This we already know: The president has contempt for expertise. During a national emergency, President Trump’s top economic adviser is a former television host; his supply-chain coordinator is his son-in-law, who majored in nepotism and prioritizes the leads and needs of cronies; the chief of staff at his Department of Health and Human Services is a former breeder of Australian labradoodles, an insolently unqualified choice if there ever was one, though at least the man is well versed in the behaviors of lapdogs.
But here we must pause for a moment to consider why the president has assembled this gallery of boobs. Much of the answer comes down to this: Trump never took staffing the federal workforce seriously. The executive branch is riddled with vacancies, especially at the top. Vice President Mike Pence may speak about a “whole-of-government approach” to the pandemic, but what we truly have is a government of holes.
We have an acting secretary of homeland security. We have an acting director of the Office of Management and Budget. We have an acting director of national intelligence. In February, The Washington Post reported that acting officials had already served more days in the Trump administration than they ever did in all eight years of Barack Obama.
“Acting officials are like substitute teachers, basically,” Max Stier, the founding C.E.O. of the nonpartisan Partnership for Public Service, told me on Friday. “They can be amazing educators, but they’re substantially hampered because they don’t see themselves as the real authority, nor are they perceived as the real authority.”
Since December 2016, Stier’s group has been monitoring key staff positions in the executive branch, which in the Trump era really means key vacancies. You can eyeball the list yourself — it’s all online, and it’s all pretty distressing — but one corner of the cabinet looks especially bare: the Department of Homeland Security. Only 35 percent of its top spots have confirmed leaders. It has no nominee for deputy secretary to help out its acting secretary, and it has no nominee for its No. 3 spot, either.
If you don’t think that the Department of Homeland Security has much to do with managing this pandemic, think again. Pandemics render nations unstable. Now is the perfect moment for a rogue power to make mischief. Also? FEMA falls under its purview. FEMA’s head, Peter Gaynor, is supposed to have two deputies. He only has one, in an acting role. The other slot is empty.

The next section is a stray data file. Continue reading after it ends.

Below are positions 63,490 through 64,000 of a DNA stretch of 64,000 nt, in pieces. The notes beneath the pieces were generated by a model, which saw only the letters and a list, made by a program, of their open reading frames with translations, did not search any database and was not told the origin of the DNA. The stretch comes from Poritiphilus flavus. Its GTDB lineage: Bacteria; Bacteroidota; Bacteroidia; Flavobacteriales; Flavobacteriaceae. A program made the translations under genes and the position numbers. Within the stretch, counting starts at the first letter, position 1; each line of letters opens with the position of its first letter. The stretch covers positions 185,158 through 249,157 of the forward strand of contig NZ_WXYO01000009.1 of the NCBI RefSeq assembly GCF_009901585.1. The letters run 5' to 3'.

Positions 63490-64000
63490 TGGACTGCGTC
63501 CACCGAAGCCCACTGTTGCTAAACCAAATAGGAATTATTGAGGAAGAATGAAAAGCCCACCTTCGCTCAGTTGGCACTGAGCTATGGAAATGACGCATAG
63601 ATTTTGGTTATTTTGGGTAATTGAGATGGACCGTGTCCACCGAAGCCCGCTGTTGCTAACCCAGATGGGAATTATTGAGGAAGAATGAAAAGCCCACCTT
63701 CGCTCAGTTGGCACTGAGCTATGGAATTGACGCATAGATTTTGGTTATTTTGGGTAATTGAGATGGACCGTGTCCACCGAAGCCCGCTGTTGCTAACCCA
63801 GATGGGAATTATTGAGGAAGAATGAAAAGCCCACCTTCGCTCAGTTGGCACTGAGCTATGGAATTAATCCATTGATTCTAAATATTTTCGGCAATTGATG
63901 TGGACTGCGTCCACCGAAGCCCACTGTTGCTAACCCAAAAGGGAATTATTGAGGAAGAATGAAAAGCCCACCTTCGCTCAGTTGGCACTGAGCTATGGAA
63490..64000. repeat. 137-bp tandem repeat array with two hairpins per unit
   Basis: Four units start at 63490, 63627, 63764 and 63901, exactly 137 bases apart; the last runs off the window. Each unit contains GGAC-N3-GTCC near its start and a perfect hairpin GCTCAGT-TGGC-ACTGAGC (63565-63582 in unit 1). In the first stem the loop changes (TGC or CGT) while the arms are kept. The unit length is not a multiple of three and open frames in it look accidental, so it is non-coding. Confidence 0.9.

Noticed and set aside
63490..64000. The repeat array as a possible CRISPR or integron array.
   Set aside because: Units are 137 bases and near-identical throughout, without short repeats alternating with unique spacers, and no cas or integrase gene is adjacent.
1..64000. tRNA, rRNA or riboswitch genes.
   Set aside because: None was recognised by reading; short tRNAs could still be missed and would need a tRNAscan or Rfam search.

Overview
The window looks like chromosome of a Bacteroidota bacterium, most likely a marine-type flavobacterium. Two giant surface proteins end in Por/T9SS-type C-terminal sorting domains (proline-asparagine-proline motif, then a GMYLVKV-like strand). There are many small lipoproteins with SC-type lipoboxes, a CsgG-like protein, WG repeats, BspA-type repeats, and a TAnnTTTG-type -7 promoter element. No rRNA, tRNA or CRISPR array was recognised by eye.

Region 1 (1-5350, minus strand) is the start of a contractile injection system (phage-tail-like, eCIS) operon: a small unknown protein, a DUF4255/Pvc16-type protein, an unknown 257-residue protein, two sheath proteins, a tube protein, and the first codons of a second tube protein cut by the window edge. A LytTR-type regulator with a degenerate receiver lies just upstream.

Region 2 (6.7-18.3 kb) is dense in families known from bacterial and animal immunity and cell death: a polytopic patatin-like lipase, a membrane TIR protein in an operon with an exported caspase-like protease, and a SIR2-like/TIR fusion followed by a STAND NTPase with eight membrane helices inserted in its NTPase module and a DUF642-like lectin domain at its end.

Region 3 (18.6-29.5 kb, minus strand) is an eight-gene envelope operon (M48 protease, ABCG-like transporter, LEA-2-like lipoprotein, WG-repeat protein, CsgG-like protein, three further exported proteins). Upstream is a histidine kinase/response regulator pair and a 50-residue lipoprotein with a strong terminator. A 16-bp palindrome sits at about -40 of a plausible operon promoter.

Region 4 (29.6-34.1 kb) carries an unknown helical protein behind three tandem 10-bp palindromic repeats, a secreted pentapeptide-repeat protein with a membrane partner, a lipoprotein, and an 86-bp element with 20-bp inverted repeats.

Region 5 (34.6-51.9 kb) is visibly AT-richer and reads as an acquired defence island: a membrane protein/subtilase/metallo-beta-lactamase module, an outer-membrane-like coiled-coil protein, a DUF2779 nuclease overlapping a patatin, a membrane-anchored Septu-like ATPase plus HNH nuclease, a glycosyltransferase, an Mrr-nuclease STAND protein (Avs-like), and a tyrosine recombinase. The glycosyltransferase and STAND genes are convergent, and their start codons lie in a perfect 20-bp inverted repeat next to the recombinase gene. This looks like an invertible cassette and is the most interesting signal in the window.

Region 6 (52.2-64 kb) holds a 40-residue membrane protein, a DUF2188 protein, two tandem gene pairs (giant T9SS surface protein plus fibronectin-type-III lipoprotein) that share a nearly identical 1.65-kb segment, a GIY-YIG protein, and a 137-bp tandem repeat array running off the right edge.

“To some extent, the current crisis would overwhelm and baffle even a competent administration,” Robert Reich, the labor secretary in the Clinton administration, told me. “But at the very least, you need people who know what they’re doing.”
I told Reich that his old department currently has no assistant secretary for policy. “That person should be a major player at the White House right now,” he replied, sounding a little stunned. “Our unemployment insurance system was designed in 1938. Someone needs to figure out how to adapt it.”
At a time when meatpacking factories and warehouses have become saunas of coronavirus, his old department also lacks an assistant secretary for occupational safety and health. “Someone should be focusing on that like a laser beam,” he said. “They need masks, they need gear, their workers need to be far enough apart.”
You can perform this depressing exercise across the entire federal government. (What perhaps galled me the most: The Department of the Treasury is missing the under secretary for domestic finance — who, theoretically, should be most responsible for managing the current economic crisis.)
The author Michael Lewis anticipated this sort of disaster in “The Fifth Risk,” his paean to the federal workforce published in 2018. It’s so prescient it’s goosepimpling.
From the very beginning, Trump was incapable of grasping the value of civil servants. In the summer of 2016, he threw a fit when he discovered that Chris Christie, the former governor of New Jersey, was fund-raising millions to prepare Trump for a potential transition. (“You’re stealing my money!” he screamed.) When Trump later calmed down, he still didn’t see the point, telling Christie, “Chris, you and I are so smart that we can leave the victory party two hours early and do the transition ourselves.”
And that’s practically what happened, minus Christie. (He got the boot from Jared Kushner shortly after the election.) Senior officials across the executive branch waited days, then weeks to brief their successors. At the Department of Agriculture, new employees included a former country-club cabana attendant and the owner of a scented-candle company.
“If you want to preserve your personal immunity to the hard problems,” Lewis wrote, “it’s better to really never understand those problems. There is an upside to ignorance, and a downside to knowledge. Knowledge makes life messier.”
Especially at this moment, and especially for a man like Trump, whose pathologies only permit an infantile vision of the world he longs for, not the world as it truly is. The pandemic has left him shaken, not stirred.
In an alternate universe, the president’s cabinet would deem him unstable, invoke the 25th Amendment, and give us an acting president. We’d still have Pence, it’s true. But for once — for blessed once — an acting official would signal a modicum of stability.
The Times is committed to publishing a diversity of letters to the editor. We’d like to hear what you think about this or any of our articles. Here are some tips. And here’s our email: [email protected].